In late spring, garlic plants may not look like much. Their green tops are browning and falling over. By summer, they will be ready to harvest, sharing their underground treasure with cooks of all ages. Whether you use your garlic to braid as gifts, in a hearty Italian tomato sauce, or to make your own Gilroy favorite, garlic ice cream, late summer is the perfect time to start growing your own garlic.
Garlic can be grown in containers, shade gardens, on balconies or windowsills, or in traditional garden rows. As a bulb, it is a resilient plant that can fit into practically any landscape. Before planting your garlic, however, you will want to prepare the soil. You can do this by chopping up disease-free yard and kitchen waste and lay this material on top of the soil or dig it in a few inches.
By the time October rolls around, the worms will have created the perfect growing medium for your garlic. While you can grow new garlic from bulbs purchased at the grocery store, you are better off buying starts from a reputable grower. Grocery store garlic is perfectly safe to eat, but it may harbor diseases that can harm future crops for many years.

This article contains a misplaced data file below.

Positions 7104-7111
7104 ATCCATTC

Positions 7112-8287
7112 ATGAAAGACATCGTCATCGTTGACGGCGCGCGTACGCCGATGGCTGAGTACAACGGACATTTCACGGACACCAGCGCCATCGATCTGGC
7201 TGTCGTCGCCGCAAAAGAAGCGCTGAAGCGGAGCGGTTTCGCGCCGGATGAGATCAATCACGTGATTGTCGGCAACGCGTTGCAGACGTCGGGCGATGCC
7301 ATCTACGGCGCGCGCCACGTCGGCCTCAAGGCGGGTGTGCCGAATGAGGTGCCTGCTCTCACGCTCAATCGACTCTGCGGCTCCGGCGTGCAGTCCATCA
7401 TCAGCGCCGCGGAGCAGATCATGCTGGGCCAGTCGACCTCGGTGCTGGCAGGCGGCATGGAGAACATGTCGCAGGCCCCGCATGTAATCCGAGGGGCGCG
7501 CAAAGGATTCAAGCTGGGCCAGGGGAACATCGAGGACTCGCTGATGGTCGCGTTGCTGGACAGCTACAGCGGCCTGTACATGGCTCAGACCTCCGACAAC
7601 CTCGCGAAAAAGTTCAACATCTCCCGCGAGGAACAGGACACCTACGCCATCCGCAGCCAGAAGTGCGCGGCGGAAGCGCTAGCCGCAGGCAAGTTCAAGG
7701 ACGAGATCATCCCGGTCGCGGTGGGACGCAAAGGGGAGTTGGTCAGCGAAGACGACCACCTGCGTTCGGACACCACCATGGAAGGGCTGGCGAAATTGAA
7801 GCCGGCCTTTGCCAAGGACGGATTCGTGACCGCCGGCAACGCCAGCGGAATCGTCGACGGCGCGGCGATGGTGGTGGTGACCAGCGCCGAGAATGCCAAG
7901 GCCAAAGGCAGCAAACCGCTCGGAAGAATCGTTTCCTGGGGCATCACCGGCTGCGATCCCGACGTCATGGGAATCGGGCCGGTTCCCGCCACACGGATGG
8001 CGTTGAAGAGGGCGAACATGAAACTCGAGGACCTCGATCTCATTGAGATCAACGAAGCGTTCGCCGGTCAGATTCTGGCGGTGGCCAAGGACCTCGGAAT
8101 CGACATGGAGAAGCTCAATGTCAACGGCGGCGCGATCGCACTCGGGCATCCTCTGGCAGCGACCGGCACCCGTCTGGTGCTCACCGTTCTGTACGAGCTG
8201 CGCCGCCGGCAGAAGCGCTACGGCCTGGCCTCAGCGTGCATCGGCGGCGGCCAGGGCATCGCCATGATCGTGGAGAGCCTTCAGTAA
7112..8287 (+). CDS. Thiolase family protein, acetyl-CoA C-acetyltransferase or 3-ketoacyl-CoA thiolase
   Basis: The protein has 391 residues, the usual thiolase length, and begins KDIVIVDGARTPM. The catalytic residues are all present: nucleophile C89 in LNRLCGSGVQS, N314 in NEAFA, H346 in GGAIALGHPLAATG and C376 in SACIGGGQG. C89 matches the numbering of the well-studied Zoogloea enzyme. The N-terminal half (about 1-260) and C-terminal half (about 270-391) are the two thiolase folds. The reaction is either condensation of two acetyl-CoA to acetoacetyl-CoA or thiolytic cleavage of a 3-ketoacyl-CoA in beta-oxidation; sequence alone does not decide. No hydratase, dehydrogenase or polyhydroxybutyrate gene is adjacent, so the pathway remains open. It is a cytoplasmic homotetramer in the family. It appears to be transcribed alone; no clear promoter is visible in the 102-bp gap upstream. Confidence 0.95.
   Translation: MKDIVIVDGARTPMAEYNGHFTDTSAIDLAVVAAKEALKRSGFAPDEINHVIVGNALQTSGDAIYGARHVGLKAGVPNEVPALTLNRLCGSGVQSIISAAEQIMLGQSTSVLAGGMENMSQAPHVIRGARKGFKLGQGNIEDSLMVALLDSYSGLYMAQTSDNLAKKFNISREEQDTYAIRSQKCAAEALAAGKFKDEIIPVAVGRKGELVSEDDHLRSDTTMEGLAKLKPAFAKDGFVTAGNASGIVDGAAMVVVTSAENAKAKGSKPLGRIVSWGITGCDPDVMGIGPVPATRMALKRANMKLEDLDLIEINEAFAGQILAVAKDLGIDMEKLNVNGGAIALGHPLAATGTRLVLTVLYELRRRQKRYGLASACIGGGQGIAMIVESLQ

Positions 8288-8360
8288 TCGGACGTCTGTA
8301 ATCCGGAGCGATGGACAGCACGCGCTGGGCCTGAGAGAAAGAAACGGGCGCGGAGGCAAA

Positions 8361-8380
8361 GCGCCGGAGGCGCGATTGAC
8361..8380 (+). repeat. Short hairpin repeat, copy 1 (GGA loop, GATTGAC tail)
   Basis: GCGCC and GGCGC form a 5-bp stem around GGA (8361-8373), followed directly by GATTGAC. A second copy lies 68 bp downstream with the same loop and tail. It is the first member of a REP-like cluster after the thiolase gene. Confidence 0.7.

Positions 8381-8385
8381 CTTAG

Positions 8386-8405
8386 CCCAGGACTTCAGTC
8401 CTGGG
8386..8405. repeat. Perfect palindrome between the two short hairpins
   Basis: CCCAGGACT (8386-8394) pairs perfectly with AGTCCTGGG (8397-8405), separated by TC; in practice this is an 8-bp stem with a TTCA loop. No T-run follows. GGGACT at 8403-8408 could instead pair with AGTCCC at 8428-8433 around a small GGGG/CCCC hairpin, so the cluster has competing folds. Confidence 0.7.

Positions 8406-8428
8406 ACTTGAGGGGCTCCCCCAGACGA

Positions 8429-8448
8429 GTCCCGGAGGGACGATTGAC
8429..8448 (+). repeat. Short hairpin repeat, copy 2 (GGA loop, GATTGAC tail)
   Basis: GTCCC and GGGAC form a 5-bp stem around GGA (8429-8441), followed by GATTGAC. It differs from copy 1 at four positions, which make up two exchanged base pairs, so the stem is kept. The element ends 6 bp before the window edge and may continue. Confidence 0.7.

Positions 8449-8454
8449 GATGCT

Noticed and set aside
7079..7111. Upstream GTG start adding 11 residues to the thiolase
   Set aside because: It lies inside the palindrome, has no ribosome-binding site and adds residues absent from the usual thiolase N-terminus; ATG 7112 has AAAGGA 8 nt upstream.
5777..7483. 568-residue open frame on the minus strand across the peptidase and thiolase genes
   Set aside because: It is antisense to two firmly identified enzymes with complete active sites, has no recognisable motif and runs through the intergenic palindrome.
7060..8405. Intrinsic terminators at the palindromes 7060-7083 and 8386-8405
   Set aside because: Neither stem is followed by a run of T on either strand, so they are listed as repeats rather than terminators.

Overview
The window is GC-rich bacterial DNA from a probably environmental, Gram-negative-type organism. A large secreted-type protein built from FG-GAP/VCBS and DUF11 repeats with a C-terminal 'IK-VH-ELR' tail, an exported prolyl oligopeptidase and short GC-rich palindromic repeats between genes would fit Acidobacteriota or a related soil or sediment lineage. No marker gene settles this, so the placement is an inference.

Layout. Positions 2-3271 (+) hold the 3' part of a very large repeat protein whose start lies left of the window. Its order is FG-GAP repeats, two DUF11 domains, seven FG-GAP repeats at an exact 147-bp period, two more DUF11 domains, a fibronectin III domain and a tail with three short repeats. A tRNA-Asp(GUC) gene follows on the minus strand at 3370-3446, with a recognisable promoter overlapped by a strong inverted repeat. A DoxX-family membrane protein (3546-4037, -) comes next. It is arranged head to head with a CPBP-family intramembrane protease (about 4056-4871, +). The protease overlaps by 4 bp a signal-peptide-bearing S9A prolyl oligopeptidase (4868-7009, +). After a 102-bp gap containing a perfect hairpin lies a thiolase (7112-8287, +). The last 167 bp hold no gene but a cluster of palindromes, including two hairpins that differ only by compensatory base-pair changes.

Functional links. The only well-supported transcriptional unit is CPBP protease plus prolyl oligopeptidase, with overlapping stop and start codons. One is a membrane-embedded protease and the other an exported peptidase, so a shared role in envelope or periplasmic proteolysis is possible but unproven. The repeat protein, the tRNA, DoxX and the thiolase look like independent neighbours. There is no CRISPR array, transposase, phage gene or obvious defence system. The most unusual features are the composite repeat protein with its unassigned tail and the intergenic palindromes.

Garlic comes in two basic forms: hardneck and softneck. The softneck varieties store better, but the hardneck varieties produce bigger cloves that are easier to peel. When you are ready to plant, simply separate the cloves from a garlic bulb and plant them approximately 6 inches apart and 1 inch deep, with the root end down and the pointy end up. That’s it!
Garlic has been cited as a cure-all and demon repellent, among other questionable attributes, but research has shown that garlic really does repel aphids, cabbage worms, codling moths, Mexican bean beetles, peach borers, and even slugs and snails. In my book, that makes garlic worthwhile simply as a natural pest and disease inhibitor. Of course, I love to eat garlic, so I would plant it anyway!
When the leaves start to turn yellow and fall over, gently remove them from the ground, dust off the dirt, and put them in a shady spot for a couple of weeks. If you feel inspired, you can then try braiding your garlic crop, but I have found that it’s a lot harder than it looks.
Be sure to save your very best garlic for planting in the following fall. Over time, your garlic crop will be become better acclimated to your microclimate and produce even better harvests!
Kate Russell is a UCCE Master Gardener in Santa Clara County. For more information, visit mgsantaclara.ucanr.edu or call 408.282.3105 between 9:30am-12:30pm Monday through Friday.